Two Newcastle schoolgirls are joining a team of cancer researchers to call on kids and adults to get muddy for Cancer Research UK.
Percy Stanway, aged 5 from Whitley Bay and Cara Ricci, aged 5 from Newcastle are joining forces with the team of top scientists to launch the charity’s Race for Life Pretty Muddy Kids and Pretty Muddy events, with a muddy high five.
Pretty Muddy Kids is designed specifically for children. The event will return to the Town Moor, near Exhibition Park, Newcastle on Saturday 13 July. Pretty Muddy Kids will return to Riverside Park, Chester-le-Street on Saturday 14 September.
Pretty Muddy Kids is an exciting obstacle course, where boys and girls wriggle through scramble nets, bounce on space hoppers and crawl through a mud pit – to help raise money for life-saving research.
The traditional Race for Life 5k, 10k and Pretty Muddy events will also take place at the same venue over the weekend, Saturday 13 and Sunday 14 July in Newcastle and the Pretty Muddy events in Chester-le-Street take place on Saturday 14 September. This year, for the first time, they are open to male as well as female participants.
Percy’s mum Harriet Stanway, 28, a PhD student at the Cancer Research UK Newcastle Centre said: “Percy is so excited about taking part in the Pretty Muddy Kids event and having an excuse to get covered in mud from head to toe.”
Cara’s mum Jen Ricci, 37, a Research Associate at the centre said “Cara is really proud to be helping to raise money for Cancer Research UK. She knows that my work within cancer research is important and wants to do her bit.”
The Cancer Research UK Newcastle Centre works in partnership with the charity, The Newcastle Upon Tyne Hospitals NHS Foundation Trust, Newcastle University, the Sir Bobby Robson Foundation and the North of England Children’s Cancer Research Fund.
It accelerates work into diagnosing and treating a wide range of cancers in children and adults.
This includes extending the understanding of how and why cancers develop to aid the design of new drugs and supporting the development of personalised medicine where treatments are tailored to individual cancer patient’s needs.
Over 20 medicinal chemists from the centre are so committed to their work with Cancer Research UK that they’ve signed up to fundraise and take part in Pretty Muddy at Newcastle, the Great North Run and the Shine walk in London.
Suzannah Harnor, 36, is a Senior Research Associate at the centre, working as part of the Cancer Research UK Drug Discovery Programme which is focused on identifying new molecules for cancer targets in areas of unmet medical need.
Her work involves hands on medicinal chemistry, designing and synthesising molecules that one day may become new cancer treatments.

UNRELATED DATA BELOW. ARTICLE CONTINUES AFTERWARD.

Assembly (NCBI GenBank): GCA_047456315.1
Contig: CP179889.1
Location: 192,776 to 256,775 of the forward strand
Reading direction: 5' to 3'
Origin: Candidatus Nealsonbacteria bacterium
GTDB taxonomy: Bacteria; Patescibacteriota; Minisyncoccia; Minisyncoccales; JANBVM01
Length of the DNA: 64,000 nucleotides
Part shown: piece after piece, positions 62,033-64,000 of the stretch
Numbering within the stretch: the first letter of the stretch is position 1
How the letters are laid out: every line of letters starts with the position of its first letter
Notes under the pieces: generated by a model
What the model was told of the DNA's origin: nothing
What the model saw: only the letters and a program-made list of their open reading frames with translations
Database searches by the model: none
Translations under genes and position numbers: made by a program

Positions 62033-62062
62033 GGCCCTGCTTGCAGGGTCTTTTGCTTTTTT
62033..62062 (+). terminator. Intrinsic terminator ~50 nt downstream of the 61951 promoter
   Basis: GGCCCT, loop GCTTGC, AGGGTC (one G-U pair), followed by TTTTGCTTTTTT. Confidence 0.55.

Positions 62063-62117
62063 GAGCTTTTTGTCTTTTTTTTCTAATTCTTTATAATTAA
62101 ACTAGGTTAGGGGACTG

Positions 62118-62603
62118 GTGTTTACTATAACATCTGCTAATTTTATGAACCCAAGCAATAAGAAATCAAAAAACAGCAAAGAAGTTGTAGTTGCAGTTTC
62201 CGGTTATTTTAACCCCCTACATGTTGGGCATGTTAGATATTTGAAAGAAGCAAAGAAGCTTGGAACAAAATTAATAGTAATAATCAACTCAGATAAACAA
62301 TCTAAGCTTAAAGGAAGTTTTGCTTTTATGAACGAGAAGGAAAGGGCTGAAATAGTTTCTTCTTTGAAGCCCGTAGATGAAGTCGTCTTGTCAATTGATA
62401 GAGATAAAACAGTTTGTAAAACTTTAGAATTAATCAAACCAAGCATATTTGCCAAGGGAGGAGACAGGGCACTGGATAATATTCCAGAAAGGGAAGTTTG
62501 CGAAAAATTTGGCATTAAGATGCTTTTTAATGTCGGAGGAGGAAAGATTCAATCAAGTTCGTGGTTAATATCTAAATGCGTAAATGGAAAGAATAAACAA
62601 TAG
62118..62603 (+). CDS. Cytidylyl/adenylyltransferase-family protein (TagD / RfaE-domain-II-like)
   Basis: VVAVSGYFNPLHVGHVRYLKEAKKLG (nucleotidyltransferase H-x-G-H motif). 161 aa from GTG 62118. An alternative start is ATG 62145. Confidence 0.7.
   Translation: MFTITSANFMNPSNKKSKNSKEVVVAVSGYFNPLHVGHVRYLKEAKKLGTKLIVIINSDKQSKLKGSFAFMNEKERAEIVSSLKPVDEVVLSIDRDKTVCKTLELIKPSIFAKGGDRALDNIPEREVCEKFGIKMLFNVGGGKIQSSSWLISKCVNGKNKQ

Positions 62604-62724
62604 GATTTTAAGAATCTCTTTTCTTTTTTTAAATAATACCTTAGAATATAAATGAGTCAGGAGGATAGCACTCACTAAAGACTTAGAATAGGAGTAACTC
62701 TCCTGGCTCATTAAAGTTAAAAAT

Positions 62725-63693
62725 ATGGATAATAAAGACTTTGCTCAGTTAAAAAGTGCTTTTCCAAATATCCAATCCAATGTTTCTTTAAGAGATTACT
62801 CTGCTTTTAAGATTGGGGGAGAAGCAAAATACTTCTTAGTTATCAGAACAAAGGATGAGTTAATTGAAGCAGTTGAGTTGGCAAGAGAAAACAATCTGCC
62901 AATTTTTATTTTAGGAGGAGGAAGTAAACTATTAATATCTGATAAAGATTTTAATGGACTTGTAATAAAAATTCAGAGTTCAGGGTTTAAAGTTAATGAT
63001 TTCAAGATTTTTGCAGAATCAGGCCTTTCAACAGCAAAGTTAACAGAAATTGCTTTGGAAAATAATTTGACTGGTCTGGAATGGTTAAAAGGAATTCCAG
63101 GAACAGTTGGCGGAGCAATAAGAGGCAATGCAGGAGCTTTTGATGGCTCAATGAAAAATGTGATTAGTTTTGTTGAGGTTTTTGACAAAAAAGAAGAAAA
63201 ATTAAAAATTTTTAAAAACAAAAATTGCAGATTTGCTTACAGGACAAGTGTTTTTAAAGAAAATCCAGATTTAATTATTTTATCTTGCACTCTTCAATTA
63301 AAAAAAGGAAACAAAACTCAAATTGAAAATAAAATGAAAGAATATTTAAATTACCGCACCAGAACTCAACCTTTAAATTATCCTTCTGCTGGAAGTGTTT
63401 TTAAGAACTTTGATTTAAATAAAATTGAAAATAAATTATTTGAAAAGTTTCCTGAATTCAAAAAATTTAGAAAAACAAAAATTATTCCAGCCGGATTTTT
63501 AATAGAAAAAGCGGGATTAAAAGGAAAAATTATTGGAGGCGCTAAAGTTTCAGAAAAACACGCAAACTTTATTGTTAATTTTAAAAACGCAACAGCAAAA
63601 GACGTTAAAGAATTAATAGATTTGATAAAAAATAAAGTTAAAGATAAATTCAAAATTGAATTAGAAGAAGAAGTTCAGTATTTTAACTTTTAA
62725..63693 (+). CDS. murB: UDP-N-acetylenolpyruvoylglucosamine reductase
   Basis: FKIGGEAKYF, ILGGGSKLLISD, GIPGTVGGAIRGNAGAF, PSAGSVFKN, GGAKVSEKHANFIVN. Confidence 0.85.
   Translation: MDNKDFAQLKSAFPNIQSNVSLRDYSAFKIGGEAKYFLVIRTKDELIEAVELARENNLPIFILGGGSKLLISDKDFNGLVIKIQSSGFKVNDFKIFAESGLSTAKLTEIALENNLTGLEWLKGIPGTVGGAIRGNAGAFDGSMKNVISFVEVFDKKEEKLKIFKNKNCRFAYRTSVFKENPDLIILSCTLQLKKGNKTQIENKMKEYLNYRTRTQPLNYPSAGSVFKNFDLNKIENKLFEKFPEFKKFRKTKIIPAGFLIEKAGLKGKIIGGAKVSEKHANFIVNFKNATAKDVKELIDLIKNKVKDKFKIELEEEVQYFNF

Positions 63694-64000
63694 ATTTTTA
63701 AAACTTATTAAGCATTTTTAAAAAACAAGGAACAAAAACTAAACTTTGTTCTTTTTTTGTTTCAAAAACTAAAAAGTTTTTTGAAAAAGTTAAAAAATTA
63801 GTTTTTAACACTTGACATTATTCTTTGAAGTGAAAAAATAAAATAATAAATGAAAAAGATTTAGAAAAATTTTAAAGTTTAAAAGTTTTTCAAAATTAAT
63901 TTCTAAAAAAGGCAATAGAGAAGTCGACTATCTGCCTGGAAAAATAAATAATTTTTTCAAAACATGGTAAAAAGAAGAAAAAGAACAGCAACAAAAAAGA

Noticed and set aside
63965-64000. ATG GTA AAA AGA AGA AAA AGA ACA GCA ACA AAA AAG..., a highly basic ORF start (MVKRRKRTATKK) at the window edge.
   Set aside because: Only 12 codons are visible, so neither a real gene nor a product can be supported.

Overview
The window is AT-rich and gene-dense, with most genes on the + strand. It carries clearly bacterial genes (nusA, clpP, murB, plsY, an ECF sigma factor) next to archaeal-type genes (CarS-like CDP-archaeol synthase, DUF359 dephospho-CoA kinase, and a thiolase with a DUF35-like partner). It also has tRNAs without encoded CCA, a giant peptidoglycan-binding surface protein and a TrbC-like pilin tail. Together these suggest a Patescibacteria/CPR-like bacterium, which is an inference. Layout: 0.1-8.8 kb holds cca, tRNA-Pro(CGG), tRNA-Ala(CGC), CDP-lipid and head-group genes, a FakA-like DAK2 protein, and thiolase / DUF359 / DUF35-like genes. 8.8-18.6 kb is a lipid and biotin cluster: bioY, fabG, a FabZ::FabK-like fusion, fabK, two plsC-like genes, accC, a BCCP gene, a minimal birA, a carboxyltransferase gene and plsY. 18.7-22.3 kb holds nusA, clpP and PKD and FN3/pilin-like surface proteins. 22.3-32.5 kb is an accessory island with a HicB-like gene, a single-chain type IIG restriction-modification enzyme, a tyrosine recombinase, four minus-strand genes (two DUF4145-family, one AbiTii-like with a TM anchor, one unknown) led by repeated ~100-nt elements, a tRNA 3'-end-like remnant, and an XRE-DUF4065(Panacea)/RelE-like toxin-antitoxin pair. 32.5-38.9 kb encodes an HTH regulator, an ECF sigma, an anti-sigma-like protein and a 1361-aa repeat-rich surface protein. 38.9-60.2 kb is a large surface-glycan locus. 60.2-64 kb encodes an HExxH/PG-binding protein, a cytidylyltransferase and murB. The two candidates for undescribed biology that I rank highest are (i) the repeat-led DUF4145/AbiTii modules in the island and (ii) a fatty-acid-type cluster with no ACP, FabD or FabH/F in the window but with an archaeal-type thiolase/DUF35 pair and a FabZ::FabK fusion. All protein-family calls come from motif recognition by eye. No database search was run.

Suzannah said: “It’s an added benefit of the Cancer Research UK funded research that we do, that we are able to provide training and experience to the next generation of researchers, as well as carrying out vital research today.”
Cancer Research UK’s Race for Life, in partnership with Tesco, is an inspiring series of 5k, 10k, Pretty Muddy and Pretty Muddy Kids events.
Jaelithe Leigh-Brown, Cancer Research UK’s spokesperson for the North East, said: “Pretty Muddy Kids has all the excitement of our much loved Pretty Muddy events – but with an extra dose of muddy fun for the little ones.
“We’re delighted that Pretty Muddy Kids and Pretty Muddy will be returning to Newcastle and Chester-le-Street. The events promise plenty of fun, thrills and spills. We hope children will rally their friends, family and schoolmates to join us and get messy for Cancer Research UK.
“Children can complete the Pretty Muddy Kids course at their own pace, climbing, jumping, walking and laughing their way around. Whether they’re bouncing on a space hopper or clambering under a cargo net, every muddy step they take will help bring forward the day when all cancers are cured.”
One in two people in the UK will be diagnosed with cancer at some stage in their lives, but the good news is more people are surviving the disease now than ever before. Cancer survival in the UK has doubled since the early 1970s and Cancer Research UK’s work has been at the heart of that progress.
Cancer Research UK’s life-saving work relies on the public’s support. Thanks to the generosity of its supporters, the charity was able to spend over £5 million last year in the North East on some of the UK’s leading scientific and clinical research – helping more men, women and children survive.
Pretty Muddy Kids is open to boys and girls aged 5 to 12 years old. The entry fee for is £10.00. All children must be accompanied by a supervising adult. Pretty Muddy is open to men, women, boys and girls over 12 years old.
To enter Race for Life Pretty Muddy Kids or Pretty Muddy today go to raceforlife.org or call 0300 123 0770.